Men’s Health Check
We offer a male health check service to detect the signs of prostate and testicular cancer and advise you should any follow up healthcare be needed.
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Yes, testicular cancer is very curable if it’s diagnosed early. That’s why it’s important to regularly check your testicles for any changes. Get to know what’s normal for you so that you’ll notice any changes. The earlier testicular cancer is diagnosed, the better your chances of recovery.
The first sign of testicular cancer is a swollen testicle or a hard, solid lump on your testicle. You might feel pain or discomfort in your scrotum – it may feel like a pulling sensation or heavy feeling. Other testicular cancer symptoms can include a testicle that looks bigger than usual, or a dull ache or heavy feeling in your lower tummy.
See our symptoms of testicular cancer section for more information.
You may still be able to have children after testicular cancer. If you have one of your testicles removed, the remaining testicle will still make sperm. And it will make enough of the hormone testosterone. But chemotherapy and radiotherapy can lower your fertility. If you have both testicles removed, you’ll be unable to have children (infertile). If you want children, you may be able to bank your sperm.
Very few people get cancer in both testicles. But if you do, you’ll need to have both testicles removed. Your testicles make sperm and produce the hormone testosterone. So, if you have both testicles removed, you’ll be unable to have children. Your doctor will offer you the chance to bank your sperm, if you wish, and prescribe you testosterone replacement therapy.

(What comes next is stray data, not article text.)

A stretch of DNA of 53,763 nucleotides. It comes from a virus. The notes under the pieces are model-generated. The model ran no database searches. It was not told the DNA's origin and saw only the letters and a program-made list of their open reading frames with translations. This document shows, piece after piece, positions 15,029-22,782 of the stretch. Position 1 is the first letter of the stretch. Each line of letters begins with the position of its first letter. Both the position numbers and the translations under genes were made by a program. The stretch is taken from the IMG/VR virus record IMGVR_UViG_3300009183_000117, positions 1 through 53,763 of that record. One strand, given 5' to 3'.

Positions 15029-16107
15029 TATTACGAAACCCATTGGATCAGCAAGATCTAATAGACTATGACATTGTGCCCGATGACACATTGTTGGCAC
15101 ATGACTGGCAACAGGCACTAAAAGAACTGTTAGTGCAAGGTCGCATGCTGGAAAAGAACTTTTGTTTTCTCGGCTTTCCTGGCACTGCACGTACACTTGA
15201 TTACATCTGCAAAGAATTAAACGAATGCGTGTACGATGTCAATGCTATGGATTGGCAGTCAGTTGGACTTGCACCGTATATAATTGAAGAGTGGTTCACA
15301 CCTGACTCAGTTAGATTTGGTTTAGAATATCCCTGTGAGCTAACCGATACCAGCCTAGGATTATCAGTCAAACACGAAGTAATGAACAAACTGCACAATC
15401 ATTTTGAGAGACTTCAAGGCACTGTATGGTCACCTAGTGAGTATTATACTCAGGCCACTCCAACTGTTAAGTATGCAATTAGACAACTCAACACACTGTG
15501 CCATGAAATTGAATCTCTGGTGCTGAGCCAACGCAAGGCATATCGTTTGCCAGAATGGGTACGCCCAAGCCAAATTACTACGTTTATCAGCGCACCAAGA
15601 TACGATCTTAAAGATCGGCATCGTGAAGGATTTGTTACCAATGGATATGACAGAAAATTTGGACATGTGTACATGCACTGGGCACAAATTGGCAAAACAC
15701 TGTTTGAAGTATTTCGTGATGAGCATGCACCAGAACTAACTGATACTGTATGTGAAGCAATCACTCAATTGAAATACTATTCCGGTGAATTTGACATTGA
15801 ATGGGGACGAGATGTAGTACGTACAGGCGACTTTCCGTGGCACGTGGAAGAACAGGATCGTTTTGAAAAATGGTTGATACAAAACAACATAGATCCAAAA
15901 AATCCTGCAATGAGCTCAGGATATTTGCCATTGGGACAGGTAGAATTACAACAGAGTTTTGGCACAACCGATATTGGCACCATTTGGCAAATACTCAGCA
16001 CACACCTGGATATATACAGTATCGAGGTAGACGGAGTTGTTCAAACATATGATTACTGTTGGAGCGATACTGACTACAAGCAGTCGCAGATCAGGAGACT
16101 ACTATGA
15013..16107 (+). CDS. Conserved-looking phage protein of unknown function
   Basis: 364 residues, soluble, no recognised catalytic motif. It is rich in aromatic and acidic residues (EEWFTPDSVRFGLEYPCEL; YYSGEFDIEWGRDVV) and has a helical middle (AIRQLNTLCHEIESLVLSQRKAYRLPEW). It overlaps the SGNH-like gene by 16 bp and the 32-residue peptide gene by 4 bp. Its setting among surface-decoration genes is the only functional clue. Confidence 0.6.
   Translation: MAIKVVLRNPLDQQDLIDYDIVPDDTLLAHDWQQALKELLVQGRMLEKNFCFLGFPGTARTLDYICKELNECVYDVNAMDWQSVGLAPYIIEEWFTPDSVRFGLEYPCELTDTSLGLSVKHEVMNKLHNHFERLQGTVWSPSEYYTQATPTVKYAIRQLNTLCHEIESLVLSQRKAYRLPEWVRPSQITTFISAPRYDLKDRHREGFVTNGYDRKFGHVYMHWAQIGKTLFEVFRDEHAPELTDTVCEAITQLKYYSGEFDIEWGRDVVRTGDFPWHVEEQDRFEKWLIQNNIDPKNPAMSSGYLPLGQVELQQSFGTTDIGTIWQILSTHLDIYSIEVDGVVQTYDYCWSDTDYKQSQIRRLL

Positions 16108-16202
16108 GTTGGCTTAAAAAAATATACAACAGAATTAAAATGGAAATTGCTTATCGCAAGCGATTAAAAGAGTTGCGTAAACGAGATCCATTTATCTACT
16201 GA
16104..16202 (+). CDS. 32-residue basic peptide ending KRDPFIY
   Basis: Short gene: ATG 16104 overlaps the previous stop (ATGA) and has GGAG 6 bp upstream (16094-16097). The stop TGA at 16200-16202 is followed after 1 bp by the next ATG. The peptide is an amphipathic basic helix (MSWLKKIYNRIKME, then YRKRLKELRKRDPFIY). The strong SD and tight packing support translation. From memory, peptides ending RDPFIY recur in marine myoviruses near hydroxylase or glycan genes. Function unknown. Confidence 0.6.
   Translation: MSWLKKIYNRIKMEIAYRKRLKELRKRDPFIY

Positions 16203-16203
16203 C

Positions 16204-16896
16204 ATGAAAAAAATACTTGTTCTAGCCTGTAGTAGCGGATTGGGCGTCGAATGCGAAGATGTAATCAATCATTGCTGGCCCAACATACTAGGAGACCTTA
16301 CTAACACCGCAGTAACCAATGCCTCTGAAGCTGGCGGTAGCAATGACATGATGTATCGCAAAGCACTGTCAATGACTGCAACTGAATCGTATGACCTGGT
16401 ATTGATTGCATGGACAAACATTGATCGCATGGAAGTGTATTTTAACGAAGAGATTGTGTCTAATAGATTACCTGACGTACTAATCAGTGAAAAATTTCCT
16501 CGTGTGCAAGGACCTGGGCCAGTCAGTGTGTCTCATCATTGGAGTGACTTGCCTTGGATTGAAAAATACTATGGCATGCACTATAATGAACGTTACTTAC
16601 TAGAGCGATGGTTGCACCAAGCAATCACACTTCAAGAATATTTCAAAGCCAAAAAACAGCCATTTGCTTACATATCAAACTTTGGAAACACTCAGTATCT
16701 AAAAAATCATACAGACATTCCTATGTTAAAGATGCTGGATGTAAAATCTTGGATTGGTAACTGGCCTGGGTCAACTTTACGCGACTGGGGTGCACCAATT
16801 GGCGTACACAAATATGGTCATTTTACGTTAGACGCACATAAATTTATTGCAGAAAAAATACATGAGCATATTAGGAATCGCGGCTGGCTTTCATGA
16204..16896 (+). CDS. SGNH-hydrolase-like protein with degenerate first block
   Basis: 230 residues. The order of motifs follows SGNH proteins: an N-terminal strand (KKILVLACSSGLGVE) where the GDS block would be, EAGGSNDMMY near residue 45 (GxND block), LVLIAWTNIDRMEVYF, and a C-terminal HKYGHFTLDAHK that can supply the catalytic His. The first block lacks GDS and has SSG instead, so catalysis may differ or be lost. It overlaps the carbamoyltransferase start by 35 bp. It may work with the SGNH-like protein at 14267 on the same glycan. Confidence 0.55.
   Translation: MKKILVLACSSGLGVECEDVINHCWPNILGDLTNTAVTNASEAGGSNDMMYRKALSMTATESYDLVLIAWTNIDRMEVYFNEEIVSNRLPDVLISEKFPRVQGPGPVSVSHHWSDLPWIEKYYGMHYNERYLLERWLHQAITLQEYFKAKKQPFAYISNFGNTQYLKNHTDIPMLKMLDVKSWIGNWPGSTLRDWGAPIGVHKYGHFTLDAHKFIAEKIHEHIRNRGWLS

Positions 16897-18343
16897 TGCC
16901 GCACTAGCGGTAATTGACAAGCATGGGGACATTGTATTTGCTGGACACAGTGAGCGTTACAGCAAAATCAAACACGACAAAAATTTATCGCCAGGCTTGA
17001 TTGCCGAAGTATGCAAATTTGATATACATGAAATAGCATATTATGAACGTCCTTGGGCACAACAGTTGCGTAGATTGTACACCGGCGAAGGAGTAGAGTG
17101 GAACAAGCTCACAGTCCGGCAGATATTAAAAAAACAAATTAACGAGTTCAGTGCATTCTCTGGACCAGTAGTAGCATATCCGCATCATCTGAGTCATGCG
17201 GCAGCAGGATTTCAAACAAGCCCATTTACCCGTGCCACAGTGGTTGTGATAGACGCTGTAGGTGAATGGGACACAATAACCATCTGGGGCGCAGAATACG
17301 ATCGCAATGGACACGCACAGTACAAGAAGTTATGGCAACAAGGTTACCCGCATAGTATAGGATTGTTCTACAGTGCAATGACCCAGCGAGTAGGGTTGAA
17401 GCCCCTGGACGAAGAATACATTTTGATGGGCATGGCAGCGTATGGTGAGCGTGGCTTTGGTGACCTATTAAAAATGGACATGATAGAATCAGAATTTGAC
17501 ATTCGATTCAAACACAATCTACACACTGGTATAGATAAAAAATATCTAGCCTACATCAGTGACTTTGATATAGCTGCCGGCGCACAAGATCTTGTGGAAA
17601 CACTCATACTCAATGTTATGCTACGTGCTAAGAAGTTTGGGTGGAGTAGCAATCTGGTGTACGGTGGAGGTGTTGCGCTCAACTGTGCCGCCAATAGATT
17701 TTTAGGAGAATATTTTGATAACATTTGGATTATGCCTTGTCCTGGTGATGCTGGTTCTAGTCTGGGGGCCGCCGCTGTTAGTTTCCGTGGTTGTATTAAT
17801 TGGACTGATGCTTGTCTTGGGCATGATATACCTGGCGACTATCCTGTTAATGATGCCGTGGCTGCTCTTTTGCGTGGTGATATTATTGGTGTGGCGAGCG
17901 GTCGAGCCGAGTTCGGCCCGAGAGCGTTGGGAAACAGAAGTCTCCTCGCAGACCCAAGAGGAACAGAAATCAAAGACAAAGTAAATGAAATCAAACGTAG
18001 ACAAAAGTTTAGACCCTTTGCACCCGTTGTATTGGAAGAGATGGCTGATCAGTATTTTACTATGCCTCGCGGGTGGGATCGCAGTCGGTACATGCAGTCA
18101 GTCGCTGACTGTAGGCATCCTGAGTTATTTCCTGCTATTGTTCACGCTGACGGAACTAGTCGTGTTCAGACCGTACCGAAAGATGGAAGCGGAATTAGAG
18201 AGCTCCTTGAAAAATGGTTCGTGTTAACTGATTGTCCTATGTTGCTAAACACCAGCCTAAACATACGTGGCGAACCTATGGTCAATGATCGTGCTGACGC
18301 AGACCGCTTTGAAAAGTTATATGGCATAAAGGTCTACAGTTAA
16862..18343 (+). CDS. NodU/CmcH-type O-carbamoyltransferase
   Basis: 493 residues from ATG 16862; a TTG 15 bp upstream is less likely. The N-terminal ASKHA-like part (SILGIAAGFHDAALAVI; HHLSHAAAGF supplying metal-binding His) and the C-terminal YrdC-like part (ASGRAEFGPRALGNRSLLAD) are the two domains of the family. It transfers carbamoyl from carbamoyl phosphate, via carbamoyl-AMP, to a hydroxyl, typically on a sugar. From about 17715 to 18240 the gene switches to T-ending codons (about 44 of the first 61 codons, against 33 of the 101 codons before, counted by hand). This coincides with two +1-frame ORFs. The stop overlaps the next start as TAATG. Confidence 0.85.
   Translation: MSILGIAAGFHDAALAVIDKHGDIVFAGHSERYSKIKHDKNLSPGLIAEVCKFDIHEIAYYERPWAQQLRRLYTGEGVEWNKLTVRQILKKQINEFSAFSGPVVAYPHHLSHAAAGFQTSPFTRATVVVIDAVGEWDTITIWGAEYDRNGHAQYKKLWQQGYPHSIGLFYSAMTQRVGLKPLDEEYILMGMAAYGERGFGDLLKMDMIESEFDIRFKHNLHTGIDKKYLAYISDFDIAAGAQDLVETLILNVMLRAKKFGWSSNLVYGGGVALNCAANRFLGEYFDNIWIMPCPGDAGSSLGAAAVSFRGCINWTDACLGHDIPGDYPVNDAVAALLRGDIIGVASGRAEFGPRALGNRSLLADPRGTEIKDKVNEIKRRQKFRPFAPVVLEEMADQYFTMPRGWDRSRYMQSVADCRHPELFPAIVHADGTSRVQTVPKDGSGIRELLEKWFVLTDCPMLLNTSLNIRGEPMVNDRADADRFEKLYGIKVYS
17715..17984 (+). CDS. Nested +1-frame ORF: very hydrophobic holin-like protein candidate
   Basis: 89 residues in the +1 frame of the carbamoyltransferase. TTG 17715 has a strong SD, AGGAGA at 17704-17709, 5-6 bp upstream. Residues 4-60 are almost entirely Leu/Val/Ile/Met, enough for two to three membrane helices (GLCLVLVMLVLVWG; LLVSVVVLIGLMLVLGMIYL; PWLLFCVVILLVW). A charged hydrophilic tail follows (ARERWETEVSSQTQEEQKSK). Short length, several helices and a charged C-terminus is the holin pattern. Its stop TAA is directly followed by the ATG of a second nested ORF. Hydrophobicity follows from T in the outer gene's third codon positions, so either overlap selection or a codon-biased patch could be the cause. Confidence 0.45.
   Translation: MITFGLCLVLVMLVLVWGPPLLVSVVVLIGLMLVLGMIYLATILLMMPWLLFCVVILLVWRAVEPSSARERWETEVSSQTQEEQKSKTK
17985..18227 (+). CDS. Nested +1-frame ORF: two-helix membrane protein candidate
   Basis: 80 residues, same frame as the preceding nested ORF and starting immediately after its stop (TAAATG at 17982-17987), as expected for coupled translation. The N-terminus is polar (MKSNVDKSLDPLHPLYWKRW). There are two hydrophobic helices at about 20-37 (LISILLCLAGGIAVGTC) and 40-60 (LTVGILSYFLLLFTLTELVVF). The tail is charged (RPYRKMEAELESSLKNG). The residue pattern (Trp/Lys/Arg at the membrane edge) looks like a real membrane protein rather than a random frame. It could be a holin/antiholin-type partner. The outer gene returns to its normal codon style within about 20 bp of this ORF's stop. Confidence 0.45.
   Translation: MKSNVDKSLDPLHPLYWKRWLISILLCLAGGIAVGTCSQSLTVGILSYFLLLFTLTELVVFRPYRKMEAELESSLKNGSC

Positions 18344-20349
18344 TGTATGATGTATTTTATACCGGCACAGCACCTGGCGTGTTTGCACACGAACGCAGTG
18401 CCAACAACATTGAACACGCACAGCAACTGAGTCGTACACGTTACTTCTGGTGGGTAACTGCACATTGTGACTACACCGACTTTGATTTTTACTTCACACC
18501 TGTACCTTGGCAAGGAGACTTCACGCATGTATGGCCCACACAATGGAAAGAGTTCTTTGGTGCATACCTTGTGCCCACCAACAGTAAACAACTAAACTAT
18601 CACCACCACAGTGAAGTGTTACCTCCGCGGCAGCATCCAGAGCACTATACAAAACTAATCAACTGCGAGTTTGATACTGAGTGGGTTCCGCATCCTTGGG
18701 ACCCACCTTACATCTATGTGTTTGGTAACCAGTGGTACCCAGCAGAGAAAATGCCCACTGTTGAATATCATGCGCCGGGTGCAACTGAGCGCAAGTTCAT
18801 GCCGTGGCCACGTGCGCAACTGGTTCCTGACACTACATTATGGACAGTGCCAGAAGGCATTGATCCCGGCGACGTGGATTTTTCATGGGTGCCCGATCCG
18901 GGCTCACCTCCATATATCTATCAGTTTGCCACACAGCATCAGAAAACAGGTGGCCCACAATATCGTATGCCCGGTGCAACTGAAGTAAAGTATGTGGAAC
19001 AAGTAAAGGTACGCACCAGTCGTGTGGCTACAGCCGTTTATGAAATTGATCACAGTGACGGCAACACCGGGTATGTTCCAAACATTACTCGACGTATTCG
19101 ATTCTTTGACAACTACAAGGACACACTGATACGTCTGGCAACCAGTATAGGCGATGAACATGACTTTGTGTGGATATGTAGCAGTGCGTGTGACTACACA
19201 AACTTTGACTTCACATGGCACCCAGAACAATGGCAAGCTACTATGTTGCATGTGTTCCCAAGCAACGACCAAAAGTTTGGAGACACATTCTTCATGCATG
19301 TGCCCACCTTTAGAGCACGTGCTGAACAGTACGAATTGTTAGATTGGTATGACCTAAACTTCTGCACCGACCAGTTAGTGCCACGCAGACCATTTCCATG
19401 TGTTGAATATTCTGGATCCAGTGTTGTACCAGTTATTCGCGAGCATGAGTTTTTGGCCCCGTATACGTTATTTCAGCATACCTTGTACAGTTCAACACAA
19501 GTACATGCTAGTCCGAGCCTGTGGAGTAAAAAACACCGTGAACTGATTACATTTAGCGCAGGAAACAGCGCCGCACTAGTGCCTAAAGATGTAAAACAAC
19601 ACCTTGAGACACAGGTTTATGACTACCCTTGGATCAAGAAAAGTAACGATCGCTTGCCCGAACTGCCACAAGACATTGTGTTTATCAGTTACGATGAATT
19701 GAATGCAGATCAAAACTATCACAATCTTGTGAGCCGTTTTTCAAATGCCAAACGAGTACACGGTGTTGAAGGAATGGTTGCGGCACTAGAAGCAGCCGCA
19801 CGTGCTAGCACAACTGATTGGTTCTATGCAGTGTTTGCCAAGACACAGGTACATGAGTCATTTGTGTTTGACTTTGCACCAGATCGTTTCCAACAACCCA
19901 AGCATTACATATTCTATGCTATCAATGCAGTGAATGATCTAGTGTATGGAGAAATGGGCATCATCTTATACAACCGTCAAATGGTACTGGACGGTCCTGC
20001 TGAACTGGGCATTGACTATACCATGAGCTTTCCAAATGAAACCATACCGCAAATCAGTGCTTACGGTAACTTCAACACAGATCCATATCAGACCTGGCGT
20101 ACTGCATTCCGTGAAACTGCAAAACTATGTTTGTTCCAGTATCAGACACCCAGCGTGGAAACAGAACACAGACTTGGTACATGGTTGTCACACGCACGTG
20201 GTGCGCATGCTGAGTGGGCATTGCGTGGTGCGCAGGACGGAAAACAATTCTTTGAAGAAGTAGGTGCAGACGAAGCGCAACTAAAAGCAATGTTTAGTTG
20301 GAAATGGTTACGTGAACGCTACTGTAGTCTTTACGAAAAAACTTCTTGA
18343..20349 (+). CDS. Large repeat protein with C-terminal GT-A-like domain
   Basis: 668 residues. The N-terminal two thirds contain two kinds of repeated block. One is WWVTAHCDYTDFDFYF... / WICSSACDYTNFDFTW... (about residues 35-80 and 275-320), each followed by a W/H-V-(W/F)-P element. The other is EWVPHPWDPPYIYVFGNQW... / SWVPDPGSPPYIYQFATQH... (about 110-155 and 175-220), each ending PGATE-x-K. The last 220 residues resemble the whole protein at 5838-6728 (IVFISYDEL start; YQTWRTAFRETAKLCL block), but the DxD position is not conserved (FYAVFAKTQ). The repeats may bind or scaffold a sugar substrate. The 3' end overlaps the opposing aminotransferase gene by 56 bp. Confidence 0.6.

Statistics suggest that the survival rate for testicular cancer is 95% after 5 years. This means around 9 in 10 people diagnosed with testicular cancer in England are alive 5 years or more later. Your survival will depend on things like your personal general health, what type of cancer you have and when you get treatment. Ask your doctor to explain this to you.
If your testicular cancer comes back, your doctor will offer you more treatment (usually chemotherapy), which might still cure your cancer. Surgery might also be necessary to remove lymph nodes in your tummy or if cancer has spread to other parts of your body, such as your lungs.
It’s important to attend follow-up hospital appointments after treatment for testicular cancer so your doctor can check whether your cancer has come back and offer you the best treatment.
See our after your treatment section for more information.
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This information was published by Bupa's Health Content Team and is based on reputable sources of medical evidence. It has been reviewed by appropriate medical or clinical professionals and deemed accurate on the date of review. Photos are only for illustrative purposes and do not reflect every presentation of a condition.
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